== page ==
Home' Inclean : INCLEAN May-Jun 2017 Contents 14 INCLEAN May/June 2017
Maintaining clean computers and other
equipment is vital to a healthy and
Computer key boards in particular
can harbour myriad germs including flu
viruses that can be easily transmitted
unknowingly to multiple users.
Peter Norris, former owner of Clean
Air Australasia for 22 years, after
having sold the business last year to
a New Zealand company, saw that
Hygienic Computers was up for sale and
considered it a natural progression in the
control of microbial infections.
Clean Air Australasia specialised in
designing, building and installing ozone
“I bought the Hygienic Computers’
business in December,” Norris said.
“We have several long-term contracts,
especially with libraries, and a few
government departments which we hope
to expand on, and revamp the business
as a national brand rather than solely
operating in SA.
“We have 24 libraries in total in SA,
including Semaphore Library which the
company has been servicing for more
than 10 years,” he said.
“Given that we are the only company
in South Australia that does this, we
are contemplating expanding into ACT
Norris said he recently attended a ‘Meet
the Buyer’ symposium and now has several
confirmed appointments with government
departments to demonstrate how Hygienic
Computers can improve the health of their
“We are in a real growth stage at
the moment,” Norris said.
Hygienic Computers offers regular
cleaning regimes for equipment which
is regularly operated or handled by
multiple people including computers,
telephones, fax machines, photocopiers,
cash registers, desktop printers, laptops,
hand-held scanners, mobile phones,
shredders, label printers and touch
screen self-serve kiosks.
Apart from obvious spillage of food or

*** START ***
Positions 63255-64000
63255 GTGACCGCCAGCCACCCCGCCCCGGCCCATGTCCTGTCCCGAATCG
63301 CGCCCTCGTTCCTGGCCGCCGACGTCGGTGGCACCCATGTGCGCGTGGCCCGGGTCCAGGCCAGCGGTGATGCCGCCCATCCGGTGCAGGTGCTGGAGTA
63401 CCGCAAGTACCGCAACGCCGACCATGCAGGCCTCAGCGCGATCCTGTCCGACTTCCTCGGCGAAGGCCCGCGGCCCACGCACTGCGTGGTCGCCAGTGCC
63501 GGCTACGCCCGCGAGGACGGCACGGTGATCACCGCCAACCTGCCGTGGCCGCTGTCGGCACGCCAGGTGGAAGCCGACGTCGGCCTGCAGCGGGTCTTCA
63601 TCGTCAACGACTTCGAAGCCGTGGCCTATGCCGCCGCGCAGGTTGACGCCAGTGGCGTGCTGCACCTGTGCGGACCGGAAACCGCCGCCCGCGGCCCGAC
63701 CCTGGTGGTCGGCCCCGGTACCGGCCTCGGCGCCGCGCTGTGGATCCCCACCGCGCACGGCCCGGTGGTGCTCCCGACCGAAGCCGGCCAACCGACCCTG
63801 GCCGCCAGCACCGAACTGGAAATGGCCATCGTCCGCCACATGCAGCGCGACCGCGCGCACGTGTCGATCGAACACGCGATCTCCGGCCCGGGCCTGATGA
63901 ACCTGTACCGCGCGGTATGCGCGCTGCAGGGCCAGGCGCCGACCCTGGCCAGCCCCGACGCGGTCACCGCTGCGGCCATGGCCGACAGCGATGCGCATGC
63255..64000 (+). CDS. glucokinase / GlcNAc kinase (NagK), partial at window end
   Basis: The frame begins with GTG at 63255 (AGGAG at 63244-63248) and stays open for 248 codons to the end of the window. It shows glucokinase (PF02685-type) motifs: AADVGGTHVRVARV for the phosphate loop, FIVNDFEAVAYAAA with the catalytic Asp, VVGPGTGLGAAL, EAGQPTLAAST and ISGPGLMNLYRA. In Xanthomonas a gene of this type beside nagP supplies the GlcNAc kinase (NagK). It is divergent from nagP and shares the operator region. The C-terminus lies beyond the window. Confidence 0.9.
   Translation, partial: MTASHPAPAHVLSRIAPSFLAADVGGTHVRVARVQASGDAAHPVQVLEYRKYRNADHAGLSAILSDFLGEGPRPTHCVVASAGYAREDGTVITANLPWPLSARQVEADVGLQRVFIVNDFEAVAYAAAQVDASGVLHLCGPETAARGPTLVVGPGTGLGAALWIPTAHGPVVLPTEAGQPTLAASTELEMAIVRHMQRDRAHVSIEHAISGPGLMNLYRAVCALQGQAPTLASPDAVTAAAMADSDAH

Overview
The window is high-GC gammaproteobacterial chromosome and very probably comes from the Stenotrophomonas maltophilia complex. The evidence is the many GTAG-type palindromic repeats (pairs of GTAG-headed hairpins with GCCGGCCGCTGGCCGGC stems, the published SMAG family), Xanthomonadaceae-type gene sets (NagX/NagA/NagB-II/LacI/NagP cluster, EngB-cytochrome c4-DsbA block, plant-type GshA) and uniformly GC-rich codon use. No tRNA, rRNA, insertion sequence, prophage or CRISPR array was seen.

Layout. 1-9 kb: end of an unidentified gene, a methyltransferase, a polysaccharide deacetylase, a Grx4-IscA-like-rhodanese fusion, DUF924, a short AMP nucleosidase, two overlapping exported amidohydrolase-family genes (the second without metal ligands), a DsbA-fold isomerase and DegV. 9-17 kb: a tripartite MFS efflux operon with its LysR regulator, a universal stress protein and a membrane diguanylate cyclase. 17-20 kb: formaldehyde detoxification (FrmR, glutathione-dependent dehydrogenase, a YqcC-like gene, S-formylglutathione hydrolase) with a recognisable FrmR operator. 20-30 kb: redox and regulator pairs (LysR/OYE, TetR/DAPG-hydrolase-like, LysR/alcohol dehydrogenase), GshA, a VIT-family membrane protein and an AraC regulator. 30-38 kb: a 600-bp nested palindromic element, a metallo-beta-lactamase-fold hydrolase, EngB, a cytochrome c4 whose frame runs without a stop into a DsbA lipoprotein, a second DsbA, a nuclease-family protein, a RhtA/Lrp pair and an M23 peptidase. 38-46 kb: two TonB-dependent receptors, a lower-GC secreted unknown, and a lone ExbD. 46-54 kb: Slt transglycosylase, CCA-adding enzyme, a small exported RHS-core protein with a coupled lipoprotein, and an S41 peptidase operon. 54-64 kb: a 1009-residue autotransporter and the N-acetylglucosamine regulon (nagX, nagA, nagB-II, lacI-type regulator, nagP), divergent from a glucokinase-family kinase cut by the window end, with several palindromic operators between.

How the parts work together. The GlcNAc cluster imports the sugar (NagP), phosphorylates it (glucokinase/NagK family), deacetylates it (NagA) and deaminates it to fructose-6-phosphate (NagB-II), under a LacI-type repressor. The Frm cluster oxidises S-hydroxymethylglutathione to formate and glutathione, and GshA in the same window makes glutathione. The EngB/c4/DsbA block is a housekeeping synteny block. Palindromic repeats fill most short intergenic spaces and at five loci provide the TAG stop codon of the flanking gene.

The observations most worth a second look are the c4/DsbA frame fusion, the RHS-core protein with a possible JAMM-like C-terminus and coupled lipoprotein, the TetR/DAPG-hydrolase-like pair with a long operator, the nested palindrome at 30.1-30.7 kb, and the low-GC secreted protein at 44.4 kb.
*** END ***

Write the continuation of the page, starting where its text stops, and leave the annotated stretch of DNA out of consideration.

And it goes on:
drink, these items also contain a lot of
unseen grime such as sweat or dead skin.
A computer clean includes initially
vacuuming the monitor/screen, back
and front, then the keyboard and tower
vents, followed by wiping the screen with
Hygienic Computers to expand nationally
After more than 20 years’ operation, South Australian-based Hygienic Computers has a new owner and fresh
direction. INCLEAN’s Lorraine Day spoke to new owner Peter Norris about the company’s expansion plans.
an anti-microbial, antistatic solution,
and then brushing and wiping the
keyboard, mouse and other surfaces with
a disinfectant product using a separate
microfibre cloth for the screen.
“Carried out regularly, this provides
a healthy work environment for people
using the work stations,” Norris said.
Coinciding with the expansion of the
business, Hygienic Computers will be
introducing a new Australian-made
“It is an anti-microbial, surface
protection that prevents further
contamination,” Norris explained.
“When we introduce Fresche, expected
to be in May, it will replace the present
“Then, once the equipment has
been cleaned, it will be sprayed again
with Fresche providing a microscopic
protective film so the item stays clean.”
Once the spray is applied it continues to
act as a barrier until the surface is broken.
“Under a microscope, this product
has millions of spikes which pierce the
membrane of any bacteria or microbes,
killing them, so they then can’t move or
be transferred to anything else.
“Any minute particles of food scraps,
etc, remaining in the keyboard are
still there, but the bacteria is killed.
Each time the computer is cleaned,
recommended every three months,
another layer of film is applied.”
According to Norris, Hygienic
Computers will be replacing its microfibre
cloths with disposable anti-microbial
“We will use a new cloth for each
station, and then we can totally guarantee
no transfer from one station to another.”
Hygienic Computers employs four
service people plus a newly-appointed
distributor, Lynne O’Sullivan, who will
assist Norris in facilitating the expansion
of the business and distribution of the
new Fresche product.
“I have a nursing background and
Hygienic Computers appealed to me
under the auspices of infection control,”
“We are looking to expand into
general medical, hospital and GP clinics,
especially with the talk of an impending
“There are so many more hospital-
acquired infections, such as MRSA,
that are becoming resistant and these
are occurring not just from in hospitals;
e-coli, for instance, is rife.
“It is going to be biological warfare that
will kill us in the long term.
“We need to get back to common sense;
washing hands with soap and water.”
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